If I pushed the menu button, I would see a grid of options. Selecting CarPlay or Android Auto from there usually led to a direct shortcut. Again, not anything terrible, only less efficient than it could’ve been.

Otherwise, both platforms worked as expected. I would have liked to see the integration go so far as to show Google Maps or Waze on the Connected Services home screen (only the built-in nav shows up there), but I guess it would’ve been too much of an integration at that point.

I do like that Toyota maintained quick access to four chosen contacts on the home screen, making it easy to communicate without diving further into the system.

Music, calls and voice commands

As I noted earlier, two voice platforms run parallel to one another. If you want to use Siri or Google Assistant, you can certainly stick with those, but Toyota feels its own platform can step in too. It uses the same 10-step training process, where you have to read different phrases to help it learn your voice.

It’s not bad at all, mainly because it removed some of the needless back-and-forth of prior versions. For instance, you would have had to qualify what you wanted to do by verbalizing the category you wanted. For texting, you would’ve had to say, “messaging” first before issuing a command.

Now, saying “send a message to (name)” gets the job done, provided it’s a contact in your phone’s address book. I had less luck doing it with phone numbers, presumably because it didn’t always catch every number I spoke.

For calls and messages, Toyota’s voice recognition system is quite good, but I often leaned toward Siri or Google Assistant to cover those bases, especially since I could also message on WhatsApp.

Bringing in CarPlay and Android Auto also dramatically changes the music experience. Bluetooth audio streaming is pretty much unchanged, which is fine, but being able to play music by voice command is always great. Spotify, Apple Music, Google Play Music, Deezer, Tidal — all of these apps would never have been integrated otherwise.

Toyota app

The Toyota app is not to be confused with the Entune app. They are two separate things, and the latter played no role with the 2020 Tacoma. The primary functions are basic communication with the vehicle, like remote starting, locking, mileage and last known location. When I used it, there was always a 10-15 second delay between pressing one of the buttons on the app and seeing it happen in the vehicle. Anytime I remote started, the engine would shut off once I unlocked the doors to get in.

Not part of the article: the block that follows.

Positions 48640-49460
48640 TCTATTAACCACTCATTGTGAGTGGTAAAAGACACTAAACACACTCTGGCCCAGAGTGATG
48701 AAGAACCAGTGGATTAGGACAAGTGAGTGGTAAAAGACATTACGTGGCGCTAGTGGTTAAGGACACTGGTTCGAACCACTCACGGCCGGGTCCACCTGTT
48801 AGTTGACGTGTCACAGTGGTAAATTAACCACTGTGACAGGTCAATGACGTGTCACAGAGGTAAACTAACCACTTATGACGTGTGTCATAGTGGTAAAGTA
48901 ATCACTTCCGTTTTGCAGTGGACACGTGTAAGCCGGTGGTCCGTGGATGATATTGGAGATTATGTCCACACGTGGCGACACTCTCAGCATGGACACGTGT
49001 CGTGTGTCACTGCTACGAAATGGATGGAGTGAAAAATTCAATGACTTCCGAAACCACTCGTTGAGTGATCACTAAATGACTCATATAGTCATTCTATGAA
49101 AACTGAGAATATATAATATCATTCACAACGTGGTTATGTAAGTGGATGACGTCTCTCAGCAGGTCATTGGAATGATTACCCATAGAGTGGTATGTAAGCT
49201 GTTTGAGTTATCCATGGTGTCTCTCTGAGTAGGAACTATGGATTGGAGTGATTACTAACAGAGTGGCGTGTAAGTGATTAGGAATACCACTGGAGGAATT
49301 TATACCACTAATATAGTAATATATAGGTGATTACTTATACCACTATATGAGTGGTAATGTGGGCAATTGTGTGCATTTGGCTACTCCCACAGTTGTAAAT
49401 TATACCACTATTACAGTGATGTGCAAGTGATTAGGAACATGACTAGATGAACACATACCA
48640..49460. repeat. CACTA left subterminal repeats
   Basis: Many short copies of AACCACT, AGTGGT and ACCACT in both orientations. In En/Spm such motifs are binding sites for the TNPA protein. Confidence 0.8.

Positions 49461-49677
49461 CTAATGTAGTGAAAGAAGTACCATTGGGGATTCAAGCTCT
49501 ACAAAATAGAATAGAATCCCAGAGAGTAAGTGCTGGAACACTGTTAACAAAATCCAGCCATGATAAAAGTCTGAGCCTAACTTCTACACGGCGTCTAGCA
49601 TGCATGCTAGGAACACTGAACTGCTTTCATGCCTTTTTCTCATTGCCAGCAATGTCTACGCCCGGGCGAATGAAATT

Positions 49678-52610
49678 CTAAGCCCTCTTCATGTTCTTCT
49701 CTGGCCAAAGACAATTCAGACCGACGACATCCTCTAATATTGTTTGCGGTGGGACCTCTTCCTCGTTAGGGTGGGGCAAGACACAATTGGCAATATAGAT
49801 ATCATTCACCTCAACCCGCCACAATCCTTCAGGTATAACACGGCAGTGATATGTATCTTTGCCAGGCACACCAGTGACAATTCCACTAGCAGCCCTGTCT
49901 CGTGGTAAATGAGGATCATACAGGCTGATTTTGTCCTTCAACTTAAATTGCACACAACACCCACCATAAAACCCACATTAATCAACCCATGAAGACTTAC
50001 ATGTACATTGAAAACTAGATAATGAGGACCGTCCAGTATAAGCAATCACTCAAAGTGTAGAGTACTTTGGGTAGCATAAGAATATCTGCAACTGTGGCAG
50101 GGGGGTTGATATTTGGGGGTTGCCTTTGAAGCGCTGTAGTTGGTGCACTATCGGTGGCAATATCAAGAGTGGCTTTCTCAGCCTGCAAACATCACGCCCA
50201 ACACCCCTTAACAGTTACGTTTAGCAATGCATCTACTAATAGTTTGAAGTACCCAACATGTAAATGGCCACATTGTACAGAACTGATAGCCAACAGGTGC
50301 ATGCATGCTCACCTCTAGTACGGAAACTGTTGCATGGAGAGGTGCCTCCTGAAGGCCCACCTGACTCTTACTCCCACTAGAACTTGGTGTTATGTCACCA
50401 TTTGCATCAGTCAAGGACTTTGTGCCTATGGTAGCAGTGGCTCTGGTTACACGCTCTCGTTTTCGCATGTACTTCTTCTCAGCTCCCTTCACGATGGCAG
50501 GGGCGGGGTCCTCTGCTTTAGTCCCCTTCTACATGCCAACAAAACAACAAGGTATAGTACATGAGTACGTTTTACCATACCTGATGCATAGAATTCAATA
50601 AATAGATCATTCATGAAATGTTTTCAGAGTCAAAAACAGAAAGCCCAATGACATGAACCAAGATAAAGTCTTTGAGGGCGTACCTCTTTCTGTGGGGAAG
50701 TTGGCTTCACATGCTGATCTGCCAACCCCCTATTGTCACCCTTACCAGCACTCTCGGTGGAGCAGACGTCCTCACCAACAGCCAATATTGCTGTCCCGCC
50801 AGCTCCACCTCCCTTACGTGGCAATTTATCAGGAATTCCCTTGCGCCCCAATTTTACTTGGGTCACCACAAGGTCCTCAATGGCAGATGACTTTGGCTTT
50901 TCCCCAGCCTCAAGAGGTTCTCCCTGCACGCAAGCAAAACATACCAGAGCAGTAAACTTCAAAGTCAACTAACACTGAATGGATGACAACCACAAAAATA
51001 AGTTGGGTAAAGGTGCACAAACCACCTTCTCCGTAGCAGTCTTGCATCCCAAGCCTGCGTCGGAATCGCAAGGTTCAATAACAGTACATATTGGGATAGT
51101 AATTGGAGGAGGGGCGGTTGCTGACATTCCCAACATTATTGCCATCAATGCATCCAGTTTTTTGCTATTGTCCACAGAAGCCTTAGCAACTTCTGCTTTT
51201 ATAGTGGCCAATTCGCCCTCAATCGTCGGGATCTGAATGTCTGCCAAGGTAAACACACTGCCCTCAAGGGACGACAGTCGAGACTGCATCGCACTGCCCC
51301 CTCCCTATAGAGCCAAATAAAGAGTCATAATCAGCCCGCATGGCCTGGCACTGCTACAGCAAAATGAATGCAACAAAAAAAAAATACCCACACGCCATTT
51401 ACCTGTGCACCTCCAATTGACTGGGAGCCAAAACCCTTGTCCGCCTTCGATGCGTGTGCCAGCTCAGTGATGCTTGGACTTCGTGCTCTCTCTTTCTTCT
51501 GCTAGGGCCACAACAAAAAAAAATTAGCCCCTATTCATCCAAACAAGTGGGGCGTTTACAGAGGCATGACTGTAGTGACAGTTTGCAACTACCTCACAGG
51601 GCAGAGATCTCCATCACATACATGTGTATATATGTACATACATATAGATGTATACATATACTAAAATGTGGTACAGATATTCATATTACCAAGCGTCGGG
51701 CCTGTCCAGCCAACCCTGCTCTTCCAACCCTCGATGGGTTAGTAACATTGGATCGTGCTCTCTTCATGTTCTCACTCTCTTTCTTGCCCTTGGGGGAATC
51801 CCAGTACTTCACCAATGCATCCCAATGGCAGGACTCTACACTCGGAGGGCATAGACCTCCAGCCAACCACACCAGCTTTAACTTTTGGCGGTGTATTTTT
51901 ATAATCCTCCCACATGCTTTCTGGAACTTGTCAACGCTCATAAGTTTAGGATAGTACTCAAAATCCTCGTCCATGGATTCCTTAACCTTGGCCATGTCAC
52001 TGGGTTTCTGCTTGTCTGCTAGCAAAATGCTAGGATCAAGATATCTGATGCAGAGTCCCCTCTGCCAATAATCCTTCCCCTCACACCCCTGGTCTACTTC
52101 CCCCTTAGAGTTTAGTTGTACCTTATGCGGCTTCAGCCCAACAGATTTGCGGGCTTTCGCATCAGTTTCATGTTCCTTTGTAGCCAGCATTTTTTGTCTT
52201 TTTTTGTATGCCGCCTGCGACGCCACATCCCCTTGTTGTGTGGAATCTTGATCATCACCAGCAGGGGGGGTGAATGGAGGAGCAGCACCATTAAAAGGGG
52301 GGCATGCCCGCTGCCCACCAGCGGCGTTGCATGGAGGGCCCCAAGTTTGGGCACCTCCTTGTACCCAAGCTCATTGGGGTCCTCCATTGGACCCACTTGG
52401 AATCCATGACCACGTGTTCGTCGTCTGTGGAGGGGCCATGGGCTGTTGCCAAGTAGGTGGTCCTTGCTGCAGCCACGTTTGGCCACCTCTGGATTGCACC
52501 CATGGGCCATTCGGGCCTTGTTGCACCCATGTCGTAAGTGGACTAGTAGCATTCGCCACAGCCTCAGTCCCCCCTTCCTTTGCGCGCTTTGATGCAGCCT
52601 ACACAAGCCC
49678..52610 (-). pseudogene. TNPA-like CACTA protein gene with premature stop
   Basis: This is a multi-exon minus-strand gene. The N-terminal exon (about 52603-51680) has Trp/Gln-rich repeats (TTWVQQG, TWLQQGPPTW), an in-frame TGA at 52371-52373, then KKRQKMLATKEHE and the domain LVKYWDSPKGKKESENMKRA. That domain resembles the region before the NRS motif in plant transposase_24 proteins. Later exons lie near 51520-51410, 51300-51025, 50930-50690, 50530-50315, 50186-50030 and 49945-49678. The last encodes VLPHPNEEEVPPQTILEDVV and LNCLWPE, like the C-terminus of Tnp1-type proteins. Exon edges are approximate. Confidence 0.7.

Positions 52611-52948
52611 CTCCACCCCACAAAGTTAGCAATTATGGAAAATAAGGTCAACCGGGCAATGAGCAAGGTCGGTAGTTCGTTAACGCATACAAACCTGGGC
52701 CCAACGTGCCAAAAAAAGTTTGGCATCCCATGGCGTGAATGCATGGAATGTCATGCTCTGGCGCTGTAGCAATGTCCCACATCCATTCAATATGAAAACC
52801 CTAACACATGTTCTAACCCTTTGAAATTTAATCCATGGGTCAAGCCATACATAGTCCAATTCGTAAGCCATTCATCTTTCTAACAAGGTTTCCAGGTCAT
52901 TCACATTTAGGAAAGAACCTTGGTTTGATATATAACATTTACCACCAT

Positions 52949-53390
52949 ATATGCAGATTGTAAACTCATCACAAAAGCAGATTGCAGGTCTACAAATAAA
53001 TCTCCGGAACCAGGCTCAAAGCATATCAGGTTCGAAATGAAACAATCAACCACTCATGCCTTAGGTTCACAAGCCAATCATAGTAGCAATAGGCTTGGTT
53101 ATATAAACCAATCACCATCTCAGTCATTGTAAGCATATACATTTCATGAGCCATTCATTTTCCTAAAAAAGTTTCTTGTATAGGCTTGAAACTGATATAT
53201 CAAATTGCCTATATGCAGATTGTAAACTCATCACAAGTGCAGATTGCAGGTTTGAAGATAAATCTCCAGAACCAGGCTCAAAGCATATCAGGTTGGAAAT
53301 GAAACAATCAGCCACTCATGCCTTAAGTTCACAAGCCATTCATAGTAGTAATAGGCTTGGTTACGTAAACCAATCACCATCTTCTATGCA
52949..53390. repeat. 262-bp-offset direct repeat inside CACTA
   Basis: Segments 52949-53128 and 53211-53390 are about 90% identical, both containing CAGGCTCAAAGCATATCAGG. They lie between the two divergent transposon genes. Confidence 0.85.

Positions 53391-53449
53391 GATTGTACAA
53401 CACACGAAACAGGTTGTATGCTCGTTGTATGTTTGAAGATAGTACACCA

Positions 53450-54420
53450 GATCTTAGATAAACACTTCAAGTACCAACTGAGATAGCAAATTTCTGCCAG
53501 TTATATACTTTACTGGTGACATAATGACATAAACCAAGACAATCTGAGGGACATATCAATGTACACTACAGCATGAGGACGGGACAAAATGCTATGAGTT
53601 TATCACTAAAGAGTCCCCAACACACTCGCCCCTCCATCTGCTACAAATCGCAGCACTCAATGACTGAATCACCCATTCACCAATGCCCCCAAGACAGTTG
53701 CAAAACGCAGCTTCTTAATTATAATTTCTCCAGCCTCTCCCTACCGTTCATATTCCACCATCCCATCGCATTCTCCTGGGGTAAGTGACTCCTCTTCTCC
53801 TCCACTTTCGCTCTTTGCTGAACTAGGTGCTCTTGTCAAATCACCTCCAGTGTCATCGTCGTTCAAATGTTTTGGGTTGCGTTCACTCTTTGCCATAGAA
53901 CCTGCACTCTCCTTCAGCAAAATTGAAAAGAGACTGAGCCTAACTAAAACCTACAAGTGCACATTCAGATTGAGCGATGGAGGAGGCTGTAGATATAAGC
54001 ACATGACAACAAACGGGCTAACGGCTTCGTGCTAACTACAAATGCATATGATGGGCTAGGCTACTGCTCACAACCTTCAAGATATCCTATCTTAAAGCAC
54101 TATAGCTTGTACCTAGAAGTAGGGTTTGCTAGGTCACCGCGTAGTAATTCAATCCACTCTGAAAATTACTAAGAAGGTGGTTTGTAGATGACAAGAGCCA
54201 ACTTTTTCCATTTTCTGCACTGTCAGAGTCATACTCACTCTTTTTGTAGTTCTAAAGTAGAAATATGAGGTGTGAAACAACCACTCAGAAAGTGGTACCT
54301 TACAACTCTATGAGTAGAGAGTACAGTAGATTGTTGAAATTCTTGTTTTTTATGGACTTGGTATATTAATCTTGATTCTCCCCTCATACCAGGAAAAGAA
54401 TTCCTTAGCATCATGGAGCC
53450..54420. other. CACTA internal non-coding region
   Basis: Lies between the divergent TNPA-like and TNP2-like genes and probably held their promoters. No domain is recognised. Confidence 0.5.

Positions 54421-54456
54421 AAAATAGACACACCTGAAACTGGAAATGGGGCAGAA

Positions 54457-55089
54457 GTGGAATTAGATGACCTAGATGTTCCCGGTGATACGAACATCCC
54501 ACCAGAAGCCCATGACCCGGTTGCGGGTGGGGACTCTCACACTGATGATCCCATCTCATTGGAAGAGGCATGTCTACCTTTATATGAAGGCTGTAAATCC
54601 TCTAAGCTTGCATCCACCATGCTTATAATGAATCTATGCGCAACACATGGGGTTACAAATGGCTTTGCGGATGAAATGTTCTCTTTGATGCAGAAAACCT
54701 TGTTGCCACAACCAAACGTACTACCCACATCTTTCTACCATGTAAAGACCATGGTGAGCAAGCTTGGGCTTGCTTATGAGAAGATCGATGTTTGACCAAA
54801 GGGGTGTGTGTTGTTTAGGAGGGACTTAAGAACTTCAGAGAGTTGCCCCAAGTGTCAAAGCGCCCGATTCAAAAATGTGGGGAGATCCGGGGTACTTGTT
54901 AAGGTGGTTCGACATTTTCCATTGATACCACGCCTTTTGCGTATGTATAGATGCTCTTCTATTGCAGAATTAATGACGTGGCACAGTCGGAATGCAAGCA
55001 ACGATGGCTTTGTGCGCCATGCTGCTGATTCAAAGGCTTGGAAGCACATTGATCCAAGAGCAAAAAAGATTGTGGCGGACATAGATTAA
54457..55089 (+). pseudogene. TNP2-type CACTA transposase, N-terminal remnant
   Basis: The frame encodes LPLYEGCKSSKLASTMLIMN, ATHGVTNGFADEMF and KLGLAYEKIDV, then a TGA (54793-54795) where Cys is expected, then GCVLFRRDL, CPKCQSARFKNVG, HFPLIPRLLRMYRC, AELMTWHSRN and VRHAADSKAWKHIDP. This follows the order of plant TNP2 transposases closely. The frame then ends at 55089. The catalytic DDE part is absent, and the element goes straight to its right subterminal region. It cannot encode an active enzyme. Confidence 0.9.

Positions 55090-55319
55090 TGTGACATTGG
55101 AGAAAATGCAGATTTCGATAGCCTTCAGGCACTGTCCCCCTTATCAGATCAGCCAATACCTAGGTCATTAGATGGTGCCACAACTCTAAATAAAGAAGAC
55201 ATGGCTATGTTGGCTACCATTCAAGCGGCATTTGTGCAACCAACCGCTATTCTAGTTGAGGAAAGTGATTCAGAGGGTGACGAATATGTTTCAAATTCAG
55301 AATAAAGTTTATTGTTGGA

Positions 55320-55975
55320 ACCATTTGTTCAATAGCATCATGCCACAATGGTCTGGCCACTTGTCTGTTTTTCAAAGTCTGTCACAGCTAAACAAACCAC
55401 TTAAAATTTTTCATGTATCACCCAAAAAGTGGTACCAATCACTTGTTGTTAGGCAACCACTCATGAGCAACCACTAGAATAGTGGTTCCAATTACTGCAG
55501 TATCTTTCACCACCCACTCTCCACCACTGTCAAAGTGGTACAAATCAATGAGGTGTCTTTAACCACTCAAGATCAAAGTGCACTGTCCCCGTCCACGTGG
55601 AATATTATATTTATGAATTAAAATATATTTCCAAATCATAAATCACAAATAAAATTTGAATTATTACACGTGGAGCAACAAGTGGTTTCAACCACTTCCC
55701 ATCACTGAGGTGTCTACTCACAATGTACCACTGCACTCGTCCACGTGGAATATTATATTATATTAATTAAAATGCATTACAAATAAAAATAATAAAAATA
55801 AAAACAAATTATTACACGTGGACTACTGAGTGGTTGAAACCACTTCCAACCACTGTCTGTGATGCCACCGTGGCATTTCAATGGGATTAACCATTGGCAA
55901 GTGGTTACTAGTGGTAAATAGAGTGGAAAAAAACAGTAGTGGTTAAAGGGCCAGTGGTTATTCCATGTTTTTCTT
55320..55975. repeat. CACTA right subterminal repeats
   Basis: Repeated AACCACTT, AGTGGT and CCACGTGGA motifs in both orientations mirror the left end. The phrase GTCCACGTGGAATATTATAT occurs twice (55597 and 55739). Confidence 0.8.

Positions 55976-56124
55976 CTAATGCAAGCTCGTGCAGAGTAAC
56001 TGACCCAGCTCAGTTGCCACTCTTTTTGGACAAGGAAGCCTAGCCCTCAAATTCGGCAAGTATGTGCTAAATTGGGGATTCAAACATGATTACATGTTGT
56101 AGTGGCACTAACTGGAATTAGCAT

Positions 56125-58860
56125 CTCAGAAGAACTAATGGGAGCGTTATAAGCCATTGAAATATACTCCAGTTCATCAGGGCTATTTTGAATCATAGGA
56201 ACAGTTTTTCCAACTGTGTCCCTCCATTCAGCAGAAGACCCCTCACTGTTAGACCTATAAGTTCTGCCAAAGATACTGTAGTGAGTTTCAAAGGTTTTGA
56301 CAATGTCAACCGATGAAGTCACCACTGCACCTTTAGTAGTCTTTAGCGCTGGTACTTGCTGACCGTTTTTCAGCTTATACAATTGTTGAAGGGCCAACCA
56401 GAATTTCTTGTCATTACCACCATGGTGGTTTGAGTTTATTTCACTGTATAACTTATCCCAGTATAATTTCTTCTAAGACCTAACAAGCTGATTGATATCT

Toyota did throw in some other features to add some peace of mind. There are sections for valet, friends and family, where you can set restrictions on how far they can drive. The catch is that the restrictions aren’t binding, meaning the vehicle can go past them. It’s just that you would know they did by looking at the app as the administrator afterward. Great for helicopter parents and scrutinizing a shady valet, but also making sure it’s handled with some care.

There’s also a driver score section. Nothing binding here, either, just more a measure of how much TLC the driver delivers with things related to speed, braking and turning.

Retrofit options

In the United States, the Tacoma also has Amazon Alexa built-in. Don’t expect it to come to Canada with a future update, as there are no plans to do so.

However, other Toyota vehicles are currently available for CarPlay retrofits. The eligible models are the 2018 Camry, 2018 Camry Hybrid and 2018 Sienna. Up until December 7, 2019, it cost $60 to get the job done at a dealership if you exceeded the 3-year/60,000km Basic Warranty period. It’s still $60 if you’re under that, but not clear what it is if you’ve gone past those limits.

Unfortunately, Android Auto isn’t in the mix, and the retrofit doesn’t apply to Google’s platform. That’s the current situation, which may or may not change. I didn’t get any confirmation that it would.

Wrap up

Whether the company will admit it or not, it has waved the white flag to Apple and Google. Its infotainment setup, as it is in vehicles like the 2020 Tacoma, cedes a great deal of control to those tech giants.

Drivers and passengers certainly benefit from it because of the improved access and integration they offer. What would have been a good move years ago has finally happened.

By doing so, Toyota also addressed a big pain point for its customers. You can have a car or truck that drives and maintains well, but if there’s little to rave about with the tech inside the cabin, it’s easy to look elsewhere.

And so, the isolationist approach is over. It’s just a shame that retrofits aren’t more extensive.

"Whether the company will admit it or not, it has waved the white flag to Apple and Google"